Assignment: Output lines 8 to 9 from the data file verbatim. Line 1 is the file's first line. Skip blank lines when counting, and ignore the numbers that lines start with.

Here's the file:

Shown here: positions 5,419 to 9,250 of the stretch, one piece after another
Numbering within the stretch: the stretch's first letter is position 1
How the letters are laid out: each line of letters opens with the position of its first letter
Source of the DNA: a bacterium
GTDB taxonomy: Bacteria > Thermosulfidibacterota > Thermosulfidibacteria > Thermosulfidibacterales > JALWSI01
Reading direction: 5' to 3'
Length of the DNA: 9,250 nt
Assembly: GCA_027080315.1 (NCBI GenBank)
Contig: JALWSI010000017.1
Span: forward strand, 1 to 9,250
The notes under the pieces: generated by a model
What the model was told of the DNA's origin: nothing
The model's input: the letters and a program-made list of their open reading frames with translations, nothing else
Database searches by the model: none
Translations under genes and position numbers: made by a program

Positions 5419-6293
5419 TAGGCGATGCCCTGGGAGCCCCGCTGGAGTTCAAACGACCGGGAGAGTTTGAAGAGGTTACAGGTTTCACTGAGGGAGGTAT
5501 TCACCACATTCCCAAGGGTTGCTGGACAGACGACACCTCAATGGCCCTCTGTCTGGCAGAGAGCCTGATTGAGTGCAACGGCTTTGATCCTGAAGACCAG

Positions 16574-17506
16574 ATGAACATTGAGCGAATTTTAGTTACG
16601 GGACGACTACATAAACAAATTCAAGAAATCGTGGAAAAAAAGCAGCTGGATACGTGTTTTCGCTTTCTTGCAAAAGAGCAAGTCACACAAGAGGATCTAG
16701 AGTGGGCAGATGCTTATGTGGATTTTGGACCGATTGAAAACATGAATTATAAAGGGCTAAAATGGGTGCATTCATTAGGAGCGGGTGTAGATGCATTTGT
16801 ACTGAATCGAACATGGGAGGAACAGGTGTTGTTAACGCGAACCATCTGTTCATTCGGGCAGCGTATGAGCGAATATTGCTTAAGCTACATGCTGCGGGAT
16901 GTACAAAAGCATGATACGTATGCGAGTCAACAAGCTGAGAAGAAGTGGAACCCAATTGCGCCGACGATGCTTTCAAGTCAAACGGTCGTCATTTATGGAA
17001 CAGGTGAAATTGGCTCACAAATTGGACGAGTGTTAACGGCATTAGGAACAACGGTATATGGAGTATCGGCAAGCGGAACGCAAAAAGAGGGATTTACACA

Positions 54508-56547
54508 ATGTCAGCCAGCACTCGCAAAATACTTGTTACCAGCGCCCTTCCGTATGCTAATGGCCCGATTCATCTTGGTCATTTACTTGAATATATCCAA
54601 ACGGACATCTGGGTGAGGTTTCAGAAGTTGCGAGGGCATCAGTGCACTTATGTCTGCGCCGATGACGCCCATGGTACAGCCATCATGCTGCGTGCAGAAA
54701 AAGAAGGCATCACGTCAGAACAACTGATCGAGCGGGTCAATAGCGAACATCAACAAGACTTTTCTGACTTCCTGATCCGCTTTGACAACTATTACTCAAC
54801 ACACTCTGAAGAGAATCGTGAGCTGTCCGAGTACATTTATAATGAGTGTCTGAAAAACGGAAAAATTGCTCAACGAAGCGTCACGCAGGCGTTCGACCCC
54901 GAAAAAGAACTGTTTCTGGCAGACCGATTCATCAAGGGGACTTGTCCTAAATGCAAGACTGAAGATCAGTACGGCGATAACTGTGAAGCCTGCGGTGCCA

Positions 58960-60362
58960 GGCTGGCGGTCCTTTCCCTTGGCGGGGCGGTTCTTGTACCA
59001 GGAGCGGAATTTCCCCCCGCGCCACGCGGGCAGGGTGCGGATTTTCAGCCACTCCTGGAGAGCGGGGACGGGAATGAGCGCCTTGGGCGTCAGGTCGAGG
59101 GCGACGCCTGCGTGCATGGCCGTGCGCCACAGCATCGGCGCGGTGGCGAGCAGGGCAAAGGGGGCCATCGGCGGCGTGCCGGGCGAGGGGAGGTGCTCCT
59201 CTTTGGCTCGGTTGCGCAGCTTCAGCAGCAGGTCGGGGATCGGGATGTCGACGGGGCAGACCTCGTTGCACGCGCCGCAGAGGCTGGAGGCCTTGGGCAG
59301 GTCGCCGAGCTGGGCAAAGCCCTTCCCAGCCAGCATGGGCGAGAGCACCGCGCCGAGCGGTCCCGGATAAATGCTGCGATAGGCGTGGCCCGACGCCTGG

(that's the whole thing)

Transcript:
Assembly: GCA_027080315.1 (NCBI GenBank)
Contig: JALWSI010000017.1